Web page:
Iftikhar Khan, donning a white T-shirt with an American flag imprinted on it, graced the streets of San Jose on Saturday to teach the public about one topic: Islam.
"The vast majority of Americans don't know a Muslim and a lot of Americans are afraid of Muslims," he said. "I can understand why. There are a lot of negative things that a very, very, very small percentage of Muslims across the world are doing and the rest of us (Muslims) are not speaking out and so that's what I'm here to do today, to educate my fellow Americans."
Khan's plan unfolded as part of the the Ahmadiyya Muslim Youth Association's inaugural #MeetAMuslim Day, which featured hundreds of Muslims answering questions about their faith in several cities across the county.
As terrorist attacks across the Middle East and Europe dominate the headlines and some ordinary citizens associate the religion of Islam with the bloodshed, Khan and others remain committed to teaching people about the religion's true principles.
"The vast majority of the 1.6 billion Muslims, like 99.9 percent, are peaceful," he said. "Islam means peace."
Khan added that Islam preaches respect for one's neighbor and instructs followers to live one's life to the highest moral standard. The associated connection between terrorism and Islam comes when people misinterpret the religion's teachings and then convince "ignorant people to follow their agenda." That agenda could be one person or group promoting violence in order to assume power. But as Khan emphatically noted, living by that thinking is simply not the way of Islam.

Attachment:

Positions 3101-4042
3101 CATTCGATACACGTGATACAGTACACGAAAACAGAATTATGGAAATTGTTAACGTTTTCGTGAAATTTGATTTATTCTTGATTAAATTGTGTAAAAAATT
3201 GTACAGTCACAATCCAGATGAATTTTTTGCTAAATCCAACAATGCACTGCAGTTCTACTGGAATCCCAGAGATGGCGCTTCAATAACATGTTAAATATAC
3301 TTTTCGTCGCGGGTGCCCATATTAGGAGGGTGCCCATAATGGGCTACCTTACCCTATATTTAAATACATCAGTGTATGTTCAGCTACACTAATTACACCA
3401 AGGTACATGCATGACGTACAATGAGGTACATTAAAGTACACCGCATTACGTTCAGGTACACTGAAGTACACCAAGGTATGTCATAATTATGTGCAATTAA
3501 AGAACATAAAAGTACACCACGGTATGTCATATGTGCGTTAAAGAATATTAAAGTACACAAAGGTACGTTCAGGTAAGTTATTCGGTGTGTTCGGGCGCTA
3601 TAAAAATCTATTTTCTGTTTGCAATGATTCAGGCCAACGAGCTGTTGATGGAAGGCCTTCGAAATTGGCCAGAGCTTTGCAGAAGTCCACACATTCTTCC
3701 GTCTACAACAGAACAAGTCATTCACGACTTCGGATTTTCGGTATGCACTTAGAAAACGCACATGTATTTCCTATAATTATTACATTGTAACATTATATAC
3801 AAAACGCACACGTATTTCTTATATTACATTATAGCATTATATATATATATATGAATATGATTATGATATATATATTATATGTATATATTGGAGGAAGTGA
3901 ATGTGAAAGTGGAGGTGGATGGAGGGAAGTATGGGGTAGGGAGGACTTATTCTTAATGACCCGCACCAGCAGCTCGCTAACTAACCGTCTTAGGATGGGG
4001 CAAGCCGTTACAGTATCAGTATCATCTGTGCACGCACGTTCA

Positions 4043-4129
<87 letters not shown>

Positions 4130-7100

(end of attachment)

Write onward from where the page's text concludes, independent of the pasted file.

"Terrorism has nothing to do with our religion," he said.
In order to break the bond that links violence with Islam, Khan helped create a website coined TrueIslam.com to help educate outsiders about the religion's key principles as well as key misinterpretations.
"There is not a contradiction between being a proud American and a proud Muslim," Khan said. "I think there is a perception that you have to choose one or the other. You don't."
Khan put his work on the website into physical action Saturday by speaking with strangers in the South Bay. He may have only reached a few people, but that feat is better than nothing.
"Through this process, at least we'll meet 10 people today and now, at least, now they know a Muslim," he said. "And now they know that, you know what, I've met a Muslim and that Muslim was logical. That Muslim loved America and, you know what, wasn't that different from me. Cause I'm not that different from you. I'm really not."
Aside from terrorists attacks being a focal point of media coverage for several years now, President Donald Trump's recent executive orders pertaining to travel have put the spotlight back on people hailing from countries in the Middle East where Islam is the primary religion. Khan is taking the time to understand both sides of the travel ban discussion.
"The people that support the travel ban, I understand why they do," he said. "They don't know Muslims. They are worried. They are genuinely worried about their families and their safety. I'm out here to try and revert some of that fear."